You were good to me. Sort of.
What have I learned? What can I share?
I drafted this post last night, and my sense of pride has overtaken any fears I may have had about posting it. I’m a total n00b, but I know what I’m made of.
Ultimately, success in television writing, as with any field, is up to you. You get what you give. And if I want to have the career I dream of, it’s become more than apparent to me that I’ve got to work my ass off.
But what about you? What if you don’t want to go school for television or film writing but want to get into the business? Do I have any practical tips?
As a matter of fact, I do.
Among other things, I suggest you…
1. Get a life. The best writing comes from living. I’m a firm believer in making changes to make yourself happy. And I’ll tell you the truth, Dear Reader. A good 90% of the reason I wound up in TV school is because it was in Toronto. As sweet as my hometown is, my quality of life is different when I’m in an urban environment. Even when I’m doing next to nothing, I love the sights and sounds of the city. Overall, I know the type of stimulation that I need in order to stay inspired. As do you, hopefully. Don’t be afraid to do what it takes–go where you need to go, see what you must, just LIVE, dammit!!–in order to keep your motor running.
2. Read. Writers are literate people who possess sharp minds. Books and various herds of words keep our brains trained.
3. Get your formatting game tight. The structure people use to write scripts is different from what you’ve been using since 9th Grade English. Even before last fall, I knew that if a script reader so much as smells that your work isn’t set up correctly, it’ll wind up in the trash. Font matters. So do margins and rules on things like capitalization. Thankfully, script formatting software exists.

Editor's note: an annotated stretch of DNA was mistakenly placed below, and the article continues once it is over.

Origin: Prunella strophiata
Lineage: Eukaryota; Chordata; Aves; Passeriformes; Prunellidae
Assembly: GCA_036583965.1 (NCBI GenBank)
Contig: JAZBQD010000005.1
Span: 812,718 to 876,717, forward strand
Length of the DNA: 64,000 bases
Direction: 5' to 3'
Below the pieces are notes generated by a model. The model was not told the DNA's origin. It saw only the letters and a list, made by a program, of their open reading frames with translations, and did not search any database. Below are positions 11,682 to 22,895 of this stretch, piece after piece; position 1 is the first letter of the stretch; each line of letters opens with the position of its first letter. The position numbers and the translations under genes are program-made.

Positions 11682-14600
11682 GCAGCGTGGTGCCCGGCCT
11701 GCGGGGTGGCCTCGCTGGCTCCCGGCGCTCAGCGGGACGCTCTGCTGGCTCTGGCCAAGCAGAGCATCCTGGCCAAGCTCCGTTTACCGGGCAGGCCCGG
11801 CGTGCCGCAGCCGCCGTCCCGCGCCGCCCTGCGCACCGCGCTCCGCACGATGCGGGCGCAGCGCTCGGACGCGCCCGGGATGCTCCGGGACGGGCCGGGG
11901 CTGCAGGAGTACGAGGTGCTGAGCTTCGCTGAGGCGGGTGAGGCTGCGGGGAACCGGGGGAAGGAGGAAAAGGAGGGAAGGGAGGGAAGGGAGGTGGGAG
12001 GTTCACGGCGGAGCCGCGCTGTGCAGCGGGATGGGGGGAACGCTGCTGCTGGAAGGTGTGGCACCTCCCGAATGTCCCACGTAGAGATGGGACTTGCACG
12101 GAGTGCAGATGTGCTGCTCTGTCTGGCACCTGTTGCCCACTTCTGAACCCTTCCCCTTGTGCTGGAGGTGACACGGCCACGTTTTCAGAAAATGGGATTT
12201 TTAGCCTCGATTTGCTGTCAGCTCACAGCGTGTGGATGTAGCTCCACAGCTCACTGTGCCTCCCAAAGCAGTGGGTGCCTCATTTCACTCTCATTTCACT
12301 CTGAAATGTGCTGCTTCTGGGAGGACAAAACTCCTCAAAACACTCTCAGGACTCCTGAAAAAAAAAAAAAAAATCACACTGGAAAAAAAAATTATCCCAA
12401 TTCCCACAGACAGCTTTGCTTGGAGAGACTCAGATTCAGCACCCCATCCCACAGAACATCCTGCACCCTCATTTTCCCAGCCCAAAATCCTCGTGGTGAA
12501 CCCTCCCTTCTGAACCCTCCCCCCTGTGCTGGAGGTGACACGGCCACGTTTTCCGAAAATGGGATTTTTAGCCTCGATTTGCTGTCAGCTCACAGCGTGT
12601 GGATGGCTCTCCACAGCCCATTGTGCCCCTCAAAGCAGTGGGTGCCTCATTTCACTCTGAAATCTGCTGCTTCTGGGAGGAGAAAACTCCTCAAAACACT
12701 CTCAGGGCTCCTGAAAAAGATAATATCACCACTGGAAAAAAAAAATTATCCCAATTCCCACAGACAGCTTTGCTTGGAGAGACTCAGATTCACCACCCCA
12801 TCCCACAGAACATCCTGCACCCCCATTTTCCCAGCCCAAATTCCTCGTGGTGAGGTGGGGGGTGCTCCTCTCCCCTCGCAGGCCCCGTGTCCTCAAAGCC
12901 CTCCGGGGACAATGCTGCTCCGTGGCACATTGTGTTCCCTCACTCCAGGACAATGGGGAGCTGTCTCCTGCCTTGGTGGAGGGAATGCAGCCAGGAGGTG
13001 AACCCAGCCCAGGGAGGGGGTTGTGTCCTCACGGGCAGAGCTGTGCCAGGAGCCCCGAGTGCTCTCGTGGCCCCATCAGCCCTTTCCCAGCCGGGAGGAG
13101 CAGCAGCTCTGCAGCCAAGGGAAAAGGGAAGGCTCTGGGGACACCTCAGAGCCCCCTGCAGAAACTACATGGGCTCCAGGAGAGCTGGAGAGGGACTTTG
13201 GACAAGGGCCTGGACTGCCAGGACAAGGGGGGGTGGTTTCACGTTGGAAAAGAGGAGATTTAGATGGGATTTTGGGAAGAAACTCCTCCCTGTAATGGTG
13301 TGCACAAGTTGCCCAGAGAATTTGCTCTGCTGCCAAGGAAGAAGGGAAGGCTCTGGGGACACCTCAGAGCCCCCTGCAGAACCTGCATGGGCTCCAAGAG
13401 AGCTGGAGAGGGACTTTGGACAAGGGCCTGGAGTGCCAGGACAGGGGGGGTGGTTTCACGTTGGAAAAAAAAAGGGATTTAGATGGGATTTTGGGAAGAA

They say that Final Draft is the one to beat.
I also suggest books such as The Hollywood Standard. (There’s a pic of the cover above.) It explains certain things that Final Draft can’t teach, like how to handle quirky transitions and use foreign languages in your dialogue.
Of course if all else fails, there’s always Google. 😉
4. Consider more than just how your work looks on the page. Beware of other things, like how to pace your story. I once bought a copy of Your Screenplay Sucks. It’s a decent read—rife with common-sense advice on things to avoid when you write. Long ago I also picked up a copy of Lew Hunter’s Screenwriting 434, and one of my instructors swears by Save the Cat.
As often as I wanted to kill the cat…There are certain storytelling conventions that need to be followed for a successful script. Knowing what they are can only help you.
5. Learn about pitching and other demonic rituals. Do you know what a log line is? Do you know how to write a script outline? What’s a beat sheet? And what, pray tell, is a series bible? Know the answers to these questions. As a writer, I realize that sales might not be your thing. But if you want to see your stories on the big screen, you’ve got to be ready to hustle. Dare to tell the world about your work!
*stepping away from the podium*
What was my greatest lesson? Well…Professionally speaking…I am done with school. At this point I have no intention of buying another book on writing unless said purchase includes a guaranteed salary and writing contract.
I’ve known all along what I needed to do. The time has come to go and make it happen!